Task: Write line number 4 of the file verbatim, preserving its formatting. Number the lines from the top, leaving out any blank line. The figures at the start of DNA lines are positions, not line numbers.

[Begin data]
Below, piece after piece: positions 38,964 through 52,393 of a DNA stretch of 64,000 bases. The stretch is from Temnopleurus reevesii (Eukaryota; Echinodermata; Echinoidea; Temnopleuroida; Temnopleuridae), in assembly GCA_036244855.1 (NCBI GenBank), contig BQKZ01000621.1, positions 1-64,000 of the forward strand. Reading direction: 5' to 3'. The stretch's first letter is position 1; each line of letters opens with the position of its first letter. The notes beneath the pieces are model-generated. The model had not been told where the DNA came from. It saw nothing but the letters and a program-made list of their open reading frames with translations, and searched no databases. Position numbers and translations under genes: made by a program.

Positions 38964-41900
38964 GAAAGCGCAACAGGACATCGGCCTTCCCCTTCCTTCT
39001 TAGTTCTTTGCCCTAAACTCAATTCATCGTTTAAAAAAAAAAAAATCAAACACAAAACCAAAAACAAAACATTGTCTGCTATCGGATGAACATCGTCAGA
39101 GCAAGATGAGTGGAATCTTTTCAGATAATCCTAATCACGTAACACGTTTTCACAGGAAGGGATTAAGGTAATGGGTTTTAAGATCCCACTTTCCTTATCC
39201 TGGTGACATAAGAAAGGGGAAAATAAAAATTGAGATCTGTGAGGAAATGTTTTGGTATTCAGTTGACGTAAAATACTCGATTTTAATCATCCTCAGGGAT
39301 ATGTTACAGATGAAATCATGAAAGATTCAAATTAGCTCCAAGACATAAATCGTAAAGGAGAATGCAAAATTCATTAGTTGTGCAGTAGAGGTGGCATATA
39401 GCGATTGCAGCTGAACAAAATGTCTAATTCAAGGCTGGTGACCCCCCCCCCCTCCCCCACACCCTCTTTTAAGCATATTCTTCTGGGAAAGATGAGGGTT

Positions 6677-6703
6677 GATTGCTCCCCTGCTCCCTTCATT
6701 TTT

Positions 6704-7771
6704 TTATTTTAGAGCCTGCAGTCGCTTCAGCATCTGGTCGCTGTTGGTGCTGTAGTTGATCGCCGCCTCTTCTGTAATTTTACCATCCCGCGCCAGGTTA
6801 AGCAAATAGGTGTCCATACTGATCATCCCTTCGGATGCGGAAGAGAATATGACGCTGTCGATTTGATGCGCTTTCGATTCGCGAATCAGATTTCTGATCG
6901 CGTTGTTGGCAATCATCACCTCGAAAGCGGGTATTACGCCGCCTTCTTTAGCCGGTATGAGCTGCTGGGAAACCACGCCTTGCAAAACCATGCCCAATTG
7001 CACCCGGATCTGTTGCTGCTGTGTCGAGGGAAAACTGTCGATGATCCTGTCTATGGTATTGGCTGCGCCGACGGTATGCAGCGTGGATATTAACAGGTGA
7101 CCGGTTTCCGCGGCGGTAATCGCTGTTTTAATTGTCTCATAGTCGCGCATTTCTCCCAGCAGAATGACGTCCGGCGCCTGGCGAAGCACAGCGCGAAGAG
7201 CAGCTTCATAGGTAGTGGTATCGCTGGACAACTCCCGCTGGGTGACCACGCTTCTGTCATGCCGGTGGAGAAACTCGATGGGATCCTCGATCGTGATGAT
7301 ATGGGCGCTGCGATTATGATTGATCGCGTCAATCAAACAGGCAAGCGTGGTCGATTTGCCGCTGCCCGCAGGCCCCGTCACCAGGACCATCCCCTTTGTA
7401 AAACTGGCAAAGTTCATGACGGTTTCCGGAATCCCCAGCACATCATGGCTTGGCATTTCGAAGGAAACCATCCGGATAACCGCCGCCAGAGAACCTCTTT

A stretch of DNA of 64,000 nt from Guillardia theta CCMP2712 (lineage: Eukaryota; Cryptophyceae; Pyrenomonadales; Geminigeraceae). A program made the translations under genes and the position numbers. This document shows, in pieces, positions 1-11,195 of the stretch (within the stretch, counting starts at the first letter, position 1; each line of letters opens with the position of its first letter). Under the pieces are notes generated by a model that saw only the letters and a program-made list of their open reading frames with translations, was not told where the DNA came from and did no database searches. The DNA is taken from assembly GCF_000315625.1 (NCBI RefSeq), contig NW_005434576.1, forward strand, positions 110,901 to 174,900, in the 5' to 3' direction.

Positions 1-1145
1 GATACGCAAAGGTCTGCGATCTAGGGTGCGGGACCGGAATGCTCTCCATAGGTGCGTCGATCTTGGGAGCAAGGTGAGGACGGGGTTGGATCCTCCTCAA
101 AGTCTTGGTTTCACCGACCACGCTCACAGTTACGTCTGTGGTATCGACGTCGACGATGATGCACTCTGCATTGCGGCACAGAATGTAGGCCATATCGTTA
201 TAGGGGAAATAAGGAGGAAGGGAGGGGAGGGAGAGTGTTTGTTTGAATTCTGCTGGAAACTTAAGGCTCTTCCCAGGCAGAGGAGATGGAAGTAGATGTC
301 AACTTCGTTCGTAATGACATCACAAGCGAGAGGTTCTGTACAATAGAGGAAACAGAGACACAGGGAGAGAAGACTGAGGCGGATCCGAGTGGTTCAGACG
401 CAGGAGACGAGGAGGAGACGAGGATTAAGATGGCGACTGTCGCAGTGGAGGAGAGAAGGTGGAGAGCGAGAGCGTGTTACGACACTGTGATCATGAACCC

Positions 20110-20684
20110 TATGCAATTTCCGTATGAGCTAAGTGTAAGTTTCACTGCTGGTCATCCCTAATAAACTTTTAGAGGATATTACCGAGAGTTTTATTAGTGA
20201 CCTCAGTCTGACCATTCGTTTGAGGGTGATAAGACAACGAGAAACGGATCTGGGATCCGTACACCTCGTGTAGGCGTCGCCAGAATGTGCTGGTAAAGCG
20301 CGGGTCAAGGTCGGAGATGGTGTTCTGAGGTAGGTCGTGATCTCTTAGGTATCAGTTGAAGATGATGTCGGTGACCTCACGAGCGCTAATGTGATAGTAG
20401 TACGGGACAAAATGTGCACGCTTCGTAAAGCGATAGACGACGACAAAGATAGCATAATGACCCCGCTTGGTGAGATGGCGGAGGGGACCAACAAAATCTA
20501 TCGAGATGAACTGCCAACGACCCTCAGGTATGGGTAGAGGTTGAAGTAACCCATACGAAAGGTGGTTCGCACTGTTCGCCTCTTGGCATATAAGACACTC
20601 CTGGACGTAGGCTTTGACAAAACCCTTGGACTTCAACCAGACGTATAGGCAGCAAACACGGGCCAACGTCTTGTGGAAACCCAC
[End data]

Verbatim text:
39001 TAGTTCTTTGCCCTAAACTCAATTCATCGTTTAAAAAAAAAAAAATCAAACACAAAACCAAAAACAAAACATTGTCTGCTATCGGATGAACATCGTCAGA